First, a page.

After his conviction for possession of burglary tools, Mark Thomas sued Nebraska Police Officers (particularly Officer Griss) for planting the evidence. Thomas was arrested for not paying his hotel bill and so theft of services from the hotel. He was arrested in the hotel lobby. Evidence obtained from a bag taken from the hotel room included:

a Pickmaster lock kit containing lock-picking equipment, a lock pick gun, toe nail clippers, a Swiss army knife, a black ninja hood, a pair of black leather gloves, and other items.

MARK C. THOMAS, Plaintiff/Appellee, v. DALE HUNGERFORD, Individually and in his official capacity as police officer for the city of Kearney, Nebraska; MICHAEL KIRKWOOD, Individually and in his official capacity as police officer for the city of Kearney, Nebraska, Defendants, JEFF GRISS, Individually and in his official capacity as police officer for the city of Kearney, Nebraska, Defendant/Appellant.
No. 93-3232
UNITED STATES COURT OF APPEALS FOR THE EIGHTH CIRCUIT
23 F.3d 1450

Filed – May 11, 1994

Thomas’s amended complaint as stating a cause of action against Griss on two grounds: that Griss had conducted an inventory search of Thomas’s duffel bag that was not in accordance with established procedures, and that Griss had planted the black ninja hood and the “o” ring in the duffel bag. The district court denied Griss’s motion for summary judgment, and this appeal followed.

Noting in footnote #1:

Although the denial of a summary judgment motion is not a final judgment, a district court’s denial of a qualified immunity claim is an immediately appealable “final decision” within the meaning of 28 U.S.C. § 1291.

Reversing:

The order denying Griss’s summary judgment motion is reversed, and the case is remanded to the district court for entry of judgment dismissing the complaint.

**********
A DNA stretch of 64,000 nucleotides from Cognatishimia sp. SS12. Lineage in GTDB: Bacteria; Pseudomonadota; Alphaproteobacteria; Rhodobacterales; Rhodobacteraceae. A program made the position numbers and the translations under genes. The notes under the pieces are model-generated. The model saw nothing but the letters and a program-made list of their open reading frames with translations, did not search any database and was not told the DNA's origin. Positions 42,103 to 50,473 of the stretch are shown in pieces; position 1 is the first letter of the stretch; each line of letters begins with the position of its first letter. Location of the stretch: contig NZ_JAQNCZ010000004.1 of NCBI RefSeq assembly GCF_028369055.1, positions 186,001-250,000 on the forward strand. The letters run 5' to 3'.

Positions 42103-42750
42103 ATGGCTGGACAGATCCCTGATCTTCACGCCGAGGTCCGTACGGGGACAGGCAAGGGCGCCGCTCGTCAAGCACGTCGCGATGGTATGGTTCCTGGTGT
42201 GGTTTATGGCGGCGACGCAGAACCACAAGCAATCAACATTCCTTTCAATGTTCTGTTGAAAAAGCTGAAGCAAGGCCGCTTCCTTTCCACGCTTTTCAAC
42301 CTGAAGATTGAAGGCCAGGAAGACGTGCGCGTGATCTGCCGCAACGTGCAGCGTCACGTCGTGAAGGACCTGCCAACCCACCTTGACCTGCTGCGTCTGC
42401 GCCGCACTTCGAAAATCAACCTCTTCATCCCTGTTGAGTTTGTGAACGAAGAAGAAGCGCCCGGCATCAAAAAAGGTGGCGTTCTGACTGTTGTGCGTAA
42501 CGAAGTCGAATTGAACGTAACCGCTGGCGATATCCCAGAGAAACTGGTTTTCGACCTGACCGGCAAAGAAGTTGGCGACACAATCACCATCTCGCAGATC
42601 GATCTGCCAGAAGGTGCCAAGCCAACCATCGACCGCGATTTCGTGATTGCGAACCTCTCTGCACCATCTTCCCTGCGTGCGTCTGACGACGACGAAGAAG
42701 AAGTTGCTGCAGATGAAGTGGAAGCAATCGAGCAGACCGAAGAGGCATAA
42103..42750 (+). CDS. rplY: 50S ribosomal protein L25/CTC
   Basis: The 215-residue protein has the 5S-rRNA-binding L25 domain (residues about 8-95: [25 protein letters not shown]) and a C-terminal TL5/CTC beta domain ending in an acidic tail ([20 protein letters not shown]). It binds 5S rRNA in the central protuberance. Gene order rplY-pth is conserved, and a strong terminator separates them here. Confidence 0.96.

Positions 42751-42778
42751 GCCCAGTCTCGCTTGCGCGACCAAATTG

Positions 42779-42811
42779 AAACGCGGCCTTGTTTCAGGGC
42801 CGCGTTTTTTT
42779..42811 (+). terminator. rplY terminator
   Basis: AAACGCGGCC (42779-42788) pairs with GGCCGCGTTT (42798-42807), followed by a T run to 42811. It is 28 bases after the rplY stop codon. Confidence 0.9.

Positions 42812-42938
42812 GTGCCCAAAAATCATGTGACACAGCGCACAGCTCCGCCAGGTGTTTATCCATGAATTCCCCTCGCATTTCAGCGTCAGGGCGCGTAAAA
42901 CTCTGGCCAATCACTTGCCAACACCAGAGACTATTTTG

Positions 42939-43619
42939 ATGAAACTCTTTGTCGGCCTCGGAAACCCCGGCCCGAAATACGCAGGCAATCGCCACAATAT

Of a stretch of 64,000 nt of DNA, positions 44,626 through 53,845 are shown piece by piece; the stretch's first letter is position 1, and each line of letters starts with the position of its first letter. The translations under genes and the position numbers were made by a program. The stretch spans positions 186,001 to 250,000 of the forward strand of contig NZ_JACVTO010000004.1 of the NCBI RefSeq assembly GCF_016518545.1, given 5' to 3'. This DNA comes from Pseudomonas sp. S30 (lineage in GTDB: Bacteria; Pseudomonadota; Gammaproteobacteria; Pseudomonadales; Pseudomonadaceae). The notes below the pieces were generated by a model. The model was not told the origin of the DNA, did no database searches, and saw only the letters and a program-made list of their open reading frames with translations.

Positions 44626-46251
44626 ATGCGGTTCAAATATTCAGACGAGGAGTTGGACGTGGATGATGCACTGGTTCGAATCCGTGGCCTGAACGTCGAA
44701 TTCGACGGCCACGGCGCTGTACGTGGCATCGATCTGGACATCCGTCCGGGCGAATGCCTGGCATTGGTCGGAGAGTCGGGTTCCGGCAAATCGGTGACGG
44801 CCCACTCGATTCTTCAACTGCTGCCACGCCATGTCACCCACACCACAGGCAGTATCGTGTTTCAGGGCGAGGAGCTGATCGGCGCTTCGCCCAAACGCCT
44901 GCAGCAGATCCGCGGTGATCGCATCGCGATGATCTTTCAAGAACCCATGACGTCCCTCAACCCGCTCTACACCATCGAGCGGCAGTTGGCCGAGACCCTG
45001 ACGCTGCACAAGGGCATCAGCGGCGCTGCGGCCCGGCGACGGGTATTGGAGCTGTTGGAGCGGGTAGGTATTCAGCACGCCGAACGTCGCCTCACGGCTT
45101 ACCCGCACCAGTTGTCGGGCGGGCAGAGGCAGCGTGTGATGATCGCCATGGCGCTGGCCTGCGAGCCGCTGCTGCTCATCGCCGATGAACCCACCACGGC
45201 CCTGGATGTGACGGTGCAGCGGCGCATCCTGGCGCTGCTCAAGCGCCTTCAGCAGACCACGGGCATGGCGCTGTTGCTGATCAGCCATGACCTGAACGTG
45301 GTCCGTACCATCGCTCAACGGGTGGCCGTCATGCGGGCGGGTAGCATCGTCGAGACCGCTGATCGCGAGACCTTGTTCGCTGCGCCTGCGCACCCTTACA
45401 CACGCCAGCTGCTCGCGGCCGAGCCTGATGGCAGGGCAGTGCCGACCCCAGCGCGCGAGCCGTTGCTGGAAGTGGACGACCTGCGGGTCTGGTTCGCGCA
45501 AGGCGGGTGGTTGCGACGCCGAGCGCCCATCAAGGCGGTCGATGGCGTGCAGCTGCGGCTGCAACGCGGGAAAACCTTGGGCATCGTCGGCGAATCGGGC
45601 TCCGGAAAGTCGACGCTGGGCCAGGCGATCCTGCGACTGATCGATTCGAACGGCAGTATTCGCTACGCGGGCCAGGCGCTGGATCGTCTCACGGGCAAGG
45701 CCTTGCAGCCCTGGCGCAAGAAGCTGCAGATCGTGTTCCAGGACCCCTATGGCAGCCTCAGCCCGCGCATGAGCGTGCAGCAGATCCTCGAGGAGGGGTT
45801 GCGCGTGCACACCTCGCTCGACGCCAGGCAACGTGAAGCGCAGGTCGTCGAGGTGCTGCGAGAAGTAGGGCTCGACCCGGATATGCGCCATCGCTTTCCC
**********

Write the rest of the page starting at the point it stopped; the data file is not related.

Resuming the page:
Explaining about the planted evidence:

The district court also denied Griss’s motion for summary judgment on Thomas’s claim that Griss planted a black ninja hood and an “o” ring in Thomas’s duffel bag. The magistrate judge construed Thomas’s complaint to allege that because the hood and “o” ring did not appear on Ward’s inventory form, Griss must have planted the items. Griss argues that he is absolutely immune from this claim because the allegation that he planted evidence is simply an assertion that he committed perjury when he testified at Thomas’s trial about the events surrounding Thomas’s arrest. Thomas concedes that Griss would be entitled to absolute immunity on such a claim, for officers are absolutely immune from liability under 42 U.S.C. § 1983 for damages arising out of their alleged perjurious testimony at trial. Briscoe v. LaHue, 460 U.S. 325, 342, 75 L. Ed. 2d 96, 103 S. Ct. 1108 (1983). Thomas argues, however, that Griss did more than perjure himself, contending that Griss planted some of the evidence that the prosecutor used against him. Although absolute immunity may not shield Griss against such a claim, the district court should nevertheless have granted Griss’s summary judgment motion.

The inventory search was also found acceptable and not a violation of the Fourth Amendment, at least in part because the defendant himself asked to have the contents of the bag inventoried.

I think an “o” ring is a metal piece from a lock (in this case “a Kawneer-brand lock”) that can be used for breaking glass like car windows (see similarly Ninja rocks which will be mentioned in future case). But what makes a “black ninja hood” different from a mere black hood or black hood mask, this is not entirely clear to me, other than to further implicate that the defendant’s possessions are burglary tools. As if the tools themselves have intent, and this hood intended to be ninja.